By May [1939], when the major transport center of Hsuchou fell, the Japanese army was using chemical weapons whenever they could be effective in turning the tide in closely fought battles. “Imperial Headquarters Army Order Number 301,” sealed by Hirohito on May 15, 1939, authorized the carrying out of field studies of chemical warfare along the Manchukuo-Soviet border. What the content of those studies was remains unclear. In July 1940 Hirohito approved Prince Kan’in’s request to authorize the use of poison gas by the commander of the Southern China Area Army. A year later, however, in July 1941, when the army moved into the southern part of French Indochina, Army Chief of Staff Sugiyama issued a directive explicitly prohibiting the use of gas. Presumably Hirohito and the high command were concerned that gas not be used against Western nations that could retaliate in kind. Their well grounded fear of American possession (and forward stockpiling) of chemical weapons continued to deter them from using such weapons down to the end of World War II.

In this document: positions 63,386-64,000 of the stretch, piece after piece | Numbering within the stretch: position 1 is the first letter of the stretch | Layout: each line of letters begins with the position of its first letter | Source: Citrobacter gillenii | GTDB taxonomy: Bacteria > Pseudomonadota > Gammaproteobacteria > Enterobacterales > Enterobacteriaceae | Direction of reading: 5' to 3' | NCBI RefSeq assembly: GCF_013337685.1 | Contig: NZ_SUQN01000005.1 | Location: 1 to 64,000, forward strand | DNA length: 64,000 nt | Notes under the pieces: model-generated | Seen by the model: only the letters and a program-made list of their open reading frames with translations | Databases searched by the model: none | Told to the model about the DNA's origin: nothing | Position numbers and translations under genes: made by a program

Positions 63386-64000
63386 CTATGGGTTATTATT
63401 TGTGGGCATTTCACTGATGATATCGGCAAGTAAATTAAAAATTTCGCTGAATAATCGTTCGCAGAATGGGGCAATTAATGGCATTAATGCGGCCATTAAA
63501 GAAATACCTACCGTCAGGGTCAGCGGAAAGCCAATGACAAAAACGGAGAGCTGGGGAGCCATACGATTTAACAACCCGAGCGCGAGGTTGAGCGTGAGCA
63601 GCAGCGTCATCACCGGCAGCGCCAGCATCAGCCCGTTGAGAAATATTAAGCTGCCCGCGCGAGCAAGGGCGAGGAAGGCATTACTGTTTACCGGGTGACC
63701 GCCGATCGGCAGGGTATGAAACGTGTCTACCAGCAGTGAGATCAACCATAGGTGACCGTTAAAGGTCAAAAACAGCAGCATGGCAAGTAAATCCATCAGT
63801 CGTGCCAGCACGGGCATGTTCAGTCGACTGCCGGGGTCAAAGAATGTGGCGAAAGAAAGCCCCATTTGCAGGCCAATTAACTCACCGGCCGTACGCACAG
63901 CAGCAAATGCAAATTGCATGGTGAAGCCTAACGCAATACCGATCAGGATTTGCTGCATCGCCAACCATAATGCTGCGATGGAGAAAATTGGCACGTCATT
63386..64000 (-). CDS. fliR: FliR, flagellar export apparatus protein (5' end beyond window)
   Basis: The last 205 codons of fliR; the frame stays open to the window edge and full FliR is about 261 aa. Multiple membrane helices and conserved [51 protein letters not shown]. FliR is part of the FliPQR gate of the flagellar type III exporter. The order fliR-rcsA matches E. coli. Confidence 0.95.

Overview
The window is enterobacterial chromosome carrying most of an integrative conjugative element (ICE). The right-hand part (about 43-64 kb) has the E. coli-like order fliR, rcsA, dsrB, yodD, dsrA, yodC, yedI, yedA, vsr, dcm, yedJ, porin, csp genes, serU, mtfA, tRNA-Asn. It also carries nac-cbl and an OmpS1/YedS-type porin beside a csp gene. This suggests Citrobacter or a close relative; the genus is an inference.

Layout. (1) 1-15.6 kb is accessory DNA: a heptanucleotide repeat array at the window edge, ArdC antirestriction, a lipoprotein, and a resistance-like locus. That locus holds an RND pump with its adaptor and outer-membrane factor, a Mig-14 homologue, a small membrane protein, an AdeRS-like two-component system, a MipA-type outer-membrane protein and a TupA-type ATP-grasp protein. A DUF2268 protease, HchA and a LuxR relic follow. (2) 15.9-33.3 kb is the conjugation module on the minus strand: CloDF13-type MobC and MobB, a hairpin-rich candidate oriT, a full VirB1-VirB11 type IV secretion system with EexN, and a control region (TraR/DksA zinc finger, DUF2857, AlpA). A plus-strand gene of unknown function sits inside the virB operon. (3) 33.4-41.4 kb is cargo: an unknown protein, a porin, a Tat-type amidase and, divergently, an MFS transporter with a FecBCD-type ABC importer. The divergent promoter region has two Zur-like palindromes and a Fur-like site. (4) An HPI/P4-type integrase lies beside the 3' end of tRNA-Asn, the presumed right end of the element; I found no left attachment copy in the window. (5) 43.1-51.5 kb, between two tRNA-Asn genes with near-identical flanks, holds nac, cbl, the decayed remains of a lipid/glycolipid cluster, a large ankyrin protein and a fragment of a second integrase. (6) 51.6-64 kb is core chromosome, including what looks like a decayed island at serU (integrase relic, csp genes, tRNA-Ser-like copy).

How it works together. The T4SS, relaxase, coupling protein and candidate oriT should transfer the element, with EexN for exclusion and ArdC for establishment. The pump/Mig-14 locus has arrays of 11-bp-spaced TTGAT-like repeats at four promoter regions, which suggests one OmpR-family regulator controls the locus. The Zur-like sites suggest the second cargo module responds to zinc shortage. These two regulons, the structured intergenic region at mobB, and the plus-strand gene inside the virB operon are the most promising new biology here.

Hirohito also sanctioned during 1940 the first experimental use of bacteriological weapons in China. It is true that no extant documents directly link him to bacteriological warfare. But as a methodical man of scientific bent, and a person who questioned what he did not clearly understand and refused to put his seal on orders without first examining them, he was probably aware of the meaning of the orders he approved. Detailed “directives” of the Imperial Headquarters that the army chief of staff issued to the Kwantung Army command in charge of biological warfare, Unit 731, were as a rule shown to the emperor; and the Army Orders of the Imperial Headquarters–Army, on which such directives were based, were always read by him. Biological weapons continued to be used by Japan in China until 1942, but the full consequences of this Japanese reliance on both chemical and biological warfare would come only after World War II: first, in the Truman administration’s investment in a large biological and chemical warfare program, based partly on transferred Japanese BC discoveries and technology; second, in the massive American use of chemical weapons in Vietnam.